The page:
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New Vanadium Phosphate Nanocomposite Li-ion Electrode Material for High-Power Batteries

A team from Central South University, China; the US’s Pacific Northwest National Laboratory (PNNL); and the University of Washington have developed a new nanostructured composite vanadium phosphate material for Li-ion battery cathodes for use in high-power batteries.

The team prepared the nanostructured Li3V2(PO4)3/carbon composite by incorporating the precursor solution into a highly mesoporous carbon with an expanded pore structure.

When cycled within a voltage range of 3 to 4.3 V, the composite delivered a reversible capacity of 122 mAh g-1 at a 1C rate and maintained a specific discharge capacity of 83 mAh g-1 at a 32C rate.

These results demonstrate that cathodes made from a nano-structured Li3V2(PO4)3 and mesoporous carbon composite material have great potential for use in high-power Li-ion batteries.

—Pan et al.

A paper on their work is in press in the journal Electrochemistry Communications.


  • Anqiang Pan, Jun Liu, Ji-Guang Zhang, Wu Xu, Guozhong Cao, Zimin Nie, Bruce W. Arey and Shuquan Liang (2010) Nano-Structured Li3V2(PO4)3/Carbon Composite for High-Rate Lithium-Ion Batteries. Electrochemistry Communications doi: 10.1016/j.elecom.2010.09.014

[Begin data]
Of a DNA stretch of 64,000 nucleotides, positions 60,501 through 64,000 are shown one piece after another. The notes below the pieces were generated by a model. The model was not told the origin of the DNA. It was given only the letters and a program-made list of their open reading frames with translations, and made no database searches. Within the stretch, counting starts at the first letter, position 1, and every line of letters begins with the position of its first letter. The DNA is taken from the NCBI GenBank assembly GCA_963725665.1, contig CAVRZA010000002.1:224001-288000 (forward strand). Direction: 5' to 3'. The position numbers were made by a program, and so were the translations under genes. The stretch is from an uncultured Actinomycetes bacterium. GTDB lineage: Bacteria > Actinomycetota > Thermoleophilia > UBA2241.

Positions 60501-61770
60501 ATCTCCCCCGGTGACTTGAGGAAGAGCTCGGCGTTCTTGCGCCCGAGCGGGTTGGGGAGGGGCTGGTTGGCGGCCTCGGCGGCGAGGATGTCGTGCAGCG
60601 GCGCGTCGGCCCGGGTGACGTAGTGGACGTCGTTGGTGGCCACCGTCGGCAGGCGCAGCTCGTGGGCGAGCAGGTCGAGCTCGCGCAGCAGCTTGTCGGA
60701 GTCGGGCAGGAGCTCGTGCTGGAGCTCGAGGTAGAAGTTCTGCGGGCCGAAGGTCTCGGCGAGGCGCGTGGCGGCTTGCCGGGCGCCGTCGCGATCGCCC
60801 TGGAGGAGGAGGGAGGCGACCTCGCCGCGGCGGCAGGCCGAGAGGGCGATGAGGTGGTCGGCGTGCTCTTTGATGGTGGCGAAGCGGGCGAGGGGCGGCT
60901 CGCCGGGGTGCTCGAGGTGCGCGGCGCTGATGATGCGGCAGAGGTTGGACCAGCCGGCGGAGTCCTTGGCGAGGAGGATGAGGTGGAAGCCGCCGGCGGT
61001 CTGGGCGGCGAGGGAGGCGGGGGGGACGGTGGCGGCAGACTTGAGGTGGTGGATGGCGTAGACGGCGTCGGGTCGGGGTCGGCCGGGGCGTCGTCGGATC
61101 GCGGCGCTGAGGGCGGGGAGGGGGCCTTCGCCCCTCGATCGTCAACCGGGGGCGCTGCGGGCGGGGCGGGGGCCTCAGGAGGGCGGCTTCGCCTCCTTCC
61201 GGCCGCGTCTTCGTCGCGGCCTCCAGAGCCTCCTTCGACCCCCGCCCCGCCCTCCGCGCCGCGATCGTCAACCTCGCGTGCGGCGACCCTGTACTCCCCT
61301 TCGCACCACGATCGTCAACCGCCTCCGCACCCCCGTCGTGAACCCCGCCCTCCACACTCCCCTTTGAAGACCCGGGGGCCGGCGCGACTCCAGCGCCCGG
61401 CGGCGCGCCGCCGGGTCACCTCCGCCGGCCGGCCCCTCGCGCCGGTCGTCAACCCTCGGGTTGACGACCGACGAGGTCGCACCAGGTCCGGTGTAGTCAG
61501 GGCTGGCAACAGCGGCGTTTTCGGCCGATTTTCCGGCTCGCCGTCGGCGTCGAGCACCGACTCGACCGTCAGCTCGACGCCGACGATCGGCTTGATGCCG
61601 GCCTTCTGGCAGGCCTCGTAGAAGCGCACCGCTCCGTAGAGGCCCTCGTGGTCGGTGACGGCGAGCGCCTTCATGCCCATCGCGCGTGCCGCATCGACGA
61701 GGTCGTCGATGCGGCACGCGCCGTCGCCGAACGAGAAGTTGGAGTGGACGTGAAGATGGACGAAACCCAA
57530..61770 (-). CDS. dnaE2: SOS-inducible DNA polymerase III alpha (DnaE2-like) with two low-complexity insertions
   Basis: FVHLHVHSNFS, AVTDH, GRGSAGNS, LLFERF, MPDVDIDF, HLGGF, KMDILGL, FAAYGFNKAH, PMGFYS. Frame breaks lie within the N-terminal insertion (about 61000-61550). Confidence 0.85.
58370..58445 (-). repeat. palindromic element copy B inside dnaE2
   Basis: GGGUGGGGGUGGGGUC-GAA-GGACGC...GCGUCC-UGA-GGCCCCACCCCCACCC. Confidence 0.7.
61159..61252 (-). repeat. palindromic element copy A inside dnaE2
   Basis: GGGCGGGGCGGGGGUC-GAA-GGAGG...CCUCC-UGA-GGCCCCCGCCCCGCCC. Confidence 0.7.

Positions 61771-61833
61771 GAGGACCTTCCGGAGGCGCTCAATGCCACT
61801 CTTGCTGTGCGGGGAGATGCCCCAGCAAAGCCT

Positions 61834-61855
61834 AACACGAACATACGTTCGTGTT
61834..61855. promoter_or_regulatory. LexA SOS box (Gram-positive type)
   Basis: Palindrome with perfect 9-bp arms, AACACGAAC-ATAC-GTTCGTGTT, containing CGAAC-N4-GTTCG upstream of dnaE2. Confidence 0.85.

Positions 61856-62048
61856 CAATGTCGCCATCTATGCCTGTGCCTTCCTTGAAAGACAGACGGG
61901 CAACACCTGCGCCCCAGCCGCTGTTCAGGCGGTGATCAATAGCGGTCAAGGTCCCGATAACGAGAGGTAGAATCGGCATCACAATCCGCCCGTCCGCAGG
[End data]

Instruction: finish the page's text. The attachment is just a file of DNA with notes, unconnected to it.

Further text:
Superb high-current performance (more than 67% at 32C rate!) but nothing about durability under cycling.


Call me when the inventors open a battery factory like A123.


How long will it take somebody to use all the best components to come up with a superior battery? Would patent rights stop it?


I don't think that you can just combine some of this and some of that. One chemistry has high capacity and another can be charged/discharged rapidly.

122 mAh g-1 at a 1C rate

This shows 122 Wh per kg at 1C, that is not as high as some, but trades that off for higher power. Either higher power or higher energy density, that seems to be the decision.


SJC. At 3 volts (avg), wouldn't that be closer to 366 Wh/Kg, if all other components perform as well.


I stand corrected, you are right.


That being the case, these sound good but it is just a paper right now.


Average volts would be more like 3.6. But I suspect 122 mAh/g is for cathode only, not the whole battery.


That could be the case, 400+ Wh per kg and 32C in one battery would be quite a development.


400+ Wh/Kg is not an impossibility by 2015/2020. Current 100 miles range EVs would get over 200 miles by then with equivalent weight battery pack.

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